Surprise! We haven’t had one of these in a while. Y’all seemed to like Open Threads more, and they were less work, so I went along with you. But lately, you’ve seemed less enchanted with the open threads, and I like VFPs (they appeal more to my compulsion to try to make sense of the news), so here you go:
U.S.: Missile was Russian-made (WashPost) — Now this is a lede story worthy of the term. The WSJ, the NYT and the WashPost are all going multi-column on their headlines on this one. You may of may not have noticed, but normally a lede on those sites is held to one column. Since the headline on this could well include the words “Cold War Redux,” this is heavy news, indeed.
Obama opens Eastern Seaboard to oil exploration (AP) — A story with implications for SC. The exploration involves something called “sonic cannon,” which lets the women of the world know right off that this is something a guy is responsible for thinking up.
Do y’all like these better, or the Open Threads? In any case, here’s your news for May Day! May Day! May Day!
Sheheen accuses Haley of interfering with child-death panel (thestate.com) — He said in a letter to John Courson, “It has become increasingly clear that Gov. Haley and her administration have stonewalled the investigation into children’s endangerment from within DSS, and even used the power of the Governor’s office to try to cover-up the problem through pressure and intimidation.”
U.S. considers release of Israeli spy Jonathan Pollard (WashPost) — I generally try to keep up with espionage news, but I still have trouble understanding why we were holding someone who spied for an ally in prison. Edward Snowden is still running around loose (sort of) and making appearances at SXSW, and this guy’s been in prison for 27 years? Something is askew here.
Guinea faces huge Ebola epidemic (The Guardian) — News to shudder at. Even a tiny Ebola outbreak should be enough to send chills down the spine.Just in case the Ukraine and Korea stories didn’t worry you enough…
Lourie, Sheheen want DSS chief to go(thestate.com) — This comes “after hearing testimony alleging fear and intimidation at the state agency and concerns from coroners overseeing child-death investigations.”
FBI ‘aids search for missing plane’ (BBC) — The BBC is funny about putting quotation marks around things they have every reason to believe are true. They trust no one, and therefore attribute everything.
Lots of tea party candidates are running. But, they’re not winning.(The Fix) — Interesting. A poll shows the Tea Party having lower approval ratings than everyone but Vladimir Putin. But you know, it’s not about charming a minority — it’s just about being able to raise hell in GOP primaries. So it seems soon to count out these fringe folk yet.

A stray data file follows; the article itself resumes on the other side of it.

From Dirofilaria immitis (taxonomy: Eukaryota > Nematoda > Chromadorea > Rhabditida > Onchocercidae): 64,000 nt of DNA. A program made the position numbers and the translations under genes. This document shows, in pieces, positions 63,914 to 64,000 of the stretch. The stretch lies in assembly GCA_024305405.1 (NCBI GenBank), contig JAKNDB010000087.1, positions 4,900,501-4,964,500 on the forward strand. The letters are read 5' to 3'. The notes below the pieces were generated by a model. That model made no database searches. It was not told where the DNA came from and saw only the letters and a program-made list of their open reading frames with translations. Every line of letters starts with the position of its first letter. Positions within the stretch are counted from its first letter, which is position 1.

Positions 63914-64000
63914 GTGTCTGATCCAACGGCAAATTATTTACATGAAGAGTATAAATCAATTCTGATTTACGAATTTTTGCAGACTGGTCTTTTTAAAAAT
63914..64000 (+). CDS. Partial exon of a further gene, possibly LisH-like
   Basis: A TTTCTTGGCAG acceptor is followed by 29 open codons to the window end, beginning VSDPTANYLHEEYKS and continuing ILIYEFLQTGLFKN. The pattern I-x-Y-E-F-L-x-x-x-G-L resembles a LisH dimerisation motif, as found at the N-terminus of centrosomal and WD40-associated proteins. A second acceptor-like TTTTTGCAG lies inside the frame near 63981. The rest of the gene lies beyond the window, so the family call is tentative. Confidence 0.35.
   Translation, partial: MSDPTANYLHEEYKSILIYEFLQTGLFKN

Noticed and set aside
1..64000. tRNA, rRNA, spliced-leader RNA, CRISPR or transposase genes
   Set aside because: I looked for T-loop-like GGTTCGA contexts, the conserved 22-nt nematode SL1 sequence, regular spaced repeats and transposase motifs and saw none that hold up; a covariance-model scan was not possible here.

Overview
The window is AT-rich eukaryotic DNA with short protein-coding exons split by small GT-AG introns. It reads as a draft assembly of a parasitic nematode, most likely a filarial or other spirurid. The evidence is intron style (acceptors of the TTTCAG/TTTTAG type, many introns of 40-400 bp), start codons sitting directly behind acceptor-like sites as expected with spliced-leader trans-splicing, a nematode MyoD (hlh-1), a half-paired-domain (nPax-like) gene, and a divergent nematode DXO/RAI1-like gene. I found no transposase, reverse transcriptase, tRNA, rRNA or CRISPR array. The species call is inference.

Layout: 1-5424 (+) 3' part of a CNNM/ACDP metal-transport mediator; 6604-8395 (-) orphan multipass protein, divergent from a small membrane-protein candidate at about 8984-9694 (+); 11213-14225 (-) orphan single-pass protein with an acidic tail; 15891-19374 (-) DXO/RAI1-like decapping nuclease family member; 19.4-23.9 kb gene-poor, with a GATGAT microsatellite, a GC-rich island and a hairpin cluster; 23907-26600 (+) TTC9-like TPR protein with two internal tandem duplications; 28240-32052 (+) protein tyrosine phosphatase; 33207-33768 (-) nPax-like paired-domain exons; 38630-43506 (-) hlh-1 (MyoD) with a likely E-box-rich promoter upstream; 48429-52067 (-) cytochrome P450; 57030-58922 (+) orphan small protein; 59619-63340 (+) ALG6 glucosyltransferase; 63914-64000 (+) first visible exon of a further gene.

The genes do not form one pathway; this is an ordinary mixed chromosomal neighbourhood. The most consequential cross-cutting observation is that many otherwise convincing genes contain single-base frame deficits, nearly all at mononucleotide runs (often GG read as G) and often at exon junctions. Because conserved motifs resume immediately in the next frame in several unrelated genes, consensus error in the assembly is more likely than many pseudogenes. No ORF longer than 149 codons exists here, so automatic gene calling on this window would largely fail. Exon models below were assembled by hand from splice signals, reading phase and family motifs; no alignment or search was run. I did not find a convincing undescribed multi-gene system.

And you thought I wasn’t going to post today. It’s kind of a weird news day today. The WSJ, the NYT, the BBC and the WashPost all have wildly different lede stories at this hour (respectively, they led with Obamacare, HIV babies, Ukraine and the SAT). There’s a lot going on, but everything seems to be of about equal weight.In my book, the Beeb got it right. Here ya go:
After shutdown, lawmakers donated more than $465K (WashPost) — I thought you could use a sorta, kinda feelgood story about members of Congress. Of course, they CAUSED the mess to begin with, so this could sort of go under the heading of purchasing indulgences…
First lady unveils food label reforms(The Guardian) — The thing I like about this is that serving sizes will be adjusted upward, to reflect how much we actually eat (really, who eats only half a cup of ice cream?). So we’ll see how many calories we’re really getting.
Bitcoin Site Mt. Gox Halts Transactions (WSJ) — You know, I’d ‘splain this to y’all, but first I’d have to be surer than I am that I understand what bitcoin is and how it works. Money, of course, is an abstraction based on aggregations of belief regarding value. Bitcoin seems to be more so. But I get lost after that…
It’s a slow news day, so it’s tough to come up with a whole (virtual) page of worthy items (how boring is it? the WSJ is leading with the Libor probe), but I haven’t given y’all anything all day, so here you go:
U.N.: North Korean abuses ‘unparalleled’ (The Guardian) — The human rights report says North Korea is “committing systematic and appalling human rights abuses against its own citizens on a scale unparalleled in the modern world, crimes against humanity with strong resemblances to those committed by the Nazis.” So, pretty harsh.
Think pieces about the GOP (NYT, WashPost) — Both of these venerable papers are leading with thumb-suckers about what the Republicans are up to. Here’s the NYT version, and here’s the one from the Post. Personally, I was most interested in George Will’s column late last week about why the GOP is ditching immigration reform — because apparently the party doesn’t think it has enough time on its busy Obamacare-hating schedule. It’s like it can’t chew gum and reform immigration at the same time.